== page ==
Born to Bugatti

Michael Furman Photography

An artistic treasure trove from automotive royalty at the Mullin Automotive Museum.


Before 1998, when the Volkswagen Group revived the name for its line of seven-figure supercars, Bugatti was synonymous with the exclusive, high-performance cars that Ettore Bugatti and his son Jean manufactured in the early 1900s.

But the entire Bugatti family had deep artistic talent. This spring, the Mullin Automotive Museum in Oxnard, California, hosts the world’s largest collection of their creative works.

In addition to dozens of Ettore and Jean’s automobiles, the exhibition, which runs through December, will display more than 50 pieces of furniture by patriarch Carlo Bugatti, who studied at the Académie des Beaux Arts in Paris. (The Turkish Salon at the Waldorf Astoria in New York was furnished with his work.)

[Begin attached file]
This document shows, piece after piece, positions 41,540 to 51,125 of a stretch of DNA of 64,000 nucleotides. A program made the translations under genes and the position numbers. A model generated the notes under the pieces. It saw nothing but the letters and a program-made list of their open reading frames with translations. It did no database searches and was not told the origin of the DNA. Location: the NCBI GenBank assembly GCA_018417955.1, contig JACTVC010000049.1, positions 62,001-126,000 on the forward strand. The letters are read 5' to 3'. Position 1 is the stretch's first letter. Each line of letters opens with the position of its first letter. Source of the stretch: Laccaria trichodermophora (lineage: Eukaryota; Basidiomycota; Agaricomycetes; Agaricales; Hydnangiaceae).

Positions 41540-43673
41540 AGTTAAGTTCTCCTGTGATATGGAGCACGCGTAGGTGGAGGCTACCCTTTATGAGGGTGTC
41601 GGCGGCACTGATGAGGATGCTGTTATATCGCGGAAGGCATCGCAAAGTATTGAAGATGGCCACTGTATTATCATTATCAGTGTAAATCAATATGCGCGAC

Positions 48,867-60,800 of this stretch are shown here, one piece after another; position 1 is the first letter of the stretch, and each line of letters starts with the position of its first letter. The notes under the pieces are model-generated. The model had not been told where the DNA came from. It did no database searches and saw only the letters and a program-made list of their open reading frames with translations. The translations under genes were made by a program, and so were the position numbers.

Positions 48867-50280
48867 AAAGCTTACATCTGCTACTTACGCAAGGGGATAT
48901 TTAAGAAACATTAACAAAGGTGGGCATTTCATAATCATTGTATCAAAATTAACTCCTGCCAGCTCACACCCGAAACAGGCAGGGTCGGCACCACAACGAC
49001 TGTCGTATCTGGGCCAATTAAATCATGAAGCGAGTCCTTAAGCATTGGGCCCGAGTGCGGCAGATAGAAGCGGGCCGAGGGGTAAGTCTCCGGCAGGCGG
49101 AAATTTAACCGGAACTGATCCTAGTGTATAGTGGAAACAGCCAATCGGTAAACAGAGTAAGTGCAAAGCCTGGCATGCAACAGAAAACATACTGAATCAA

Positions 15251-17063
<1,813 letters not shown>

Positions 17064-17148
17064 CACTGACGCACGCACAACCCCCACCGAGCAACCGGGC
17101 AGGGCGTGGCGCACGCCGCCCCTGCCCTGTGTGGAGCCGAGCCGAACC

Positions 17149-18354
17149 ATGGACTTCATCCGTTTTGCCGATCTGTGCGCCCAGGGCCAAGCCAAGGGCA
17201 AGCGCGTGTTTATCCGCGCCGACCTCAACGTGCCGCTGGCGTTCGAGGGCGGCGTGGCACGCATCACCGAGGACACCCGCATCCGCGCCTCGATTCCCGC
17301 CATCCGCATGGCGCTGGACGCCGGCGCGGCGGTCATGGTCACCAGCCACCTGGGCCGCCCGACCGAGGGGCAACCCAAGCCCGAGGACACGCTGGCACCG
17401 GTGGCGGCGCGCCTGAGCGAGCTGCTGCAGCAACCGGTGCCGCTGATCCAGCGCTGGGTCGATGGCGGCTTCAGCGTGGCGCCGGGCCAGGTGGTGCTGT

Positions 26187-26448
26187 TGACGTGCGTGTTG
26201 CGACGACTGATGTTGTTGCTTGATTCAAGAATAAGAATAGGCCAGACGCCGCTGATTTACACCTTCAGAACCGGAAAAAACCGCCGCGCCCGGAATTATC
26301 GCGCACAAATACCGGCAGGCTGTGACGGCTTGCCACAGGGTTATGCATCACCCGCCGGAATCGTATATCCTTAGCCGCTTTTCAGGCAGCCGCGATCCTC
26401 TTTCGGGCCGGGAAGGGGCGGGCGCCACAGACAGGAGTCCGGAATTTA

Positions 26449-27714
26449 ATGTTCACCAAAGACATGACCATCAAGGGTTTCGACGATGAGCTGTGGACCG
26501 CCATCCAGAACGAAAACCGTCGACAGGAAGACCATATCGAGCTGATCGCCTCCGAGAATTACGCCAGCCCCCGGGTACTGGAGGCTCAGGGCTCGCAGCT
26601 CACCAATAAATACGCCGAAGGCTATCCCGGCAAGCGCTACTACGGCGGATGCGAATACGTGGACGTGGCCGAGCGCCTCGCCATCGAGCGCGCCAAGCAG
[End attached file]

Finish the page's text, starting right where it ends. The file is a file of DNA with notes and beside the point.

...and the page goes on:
There will also be numerous sculptures by Carlo’s son Rembrandt, best known for his bronze sculptures of exotic animals and his later, lightly abstract pieces. (Given his name, it seems destined that he’d become an artist, despite his father’s early expectation that he would be an engineer.)

The exhibit simultaneously explores the fine, decorative-art movements—Beaux Arts, Art Nouveau, Arts and Crafts—that reacted to (and often against) growing industrialization, before they were integrated more honestly and rationally into modern design forms, as they were in Bugatti automobiles. At 1421 Emerson Ave.;

Pictured: Type 46 Bugatti Cabriolet, 1930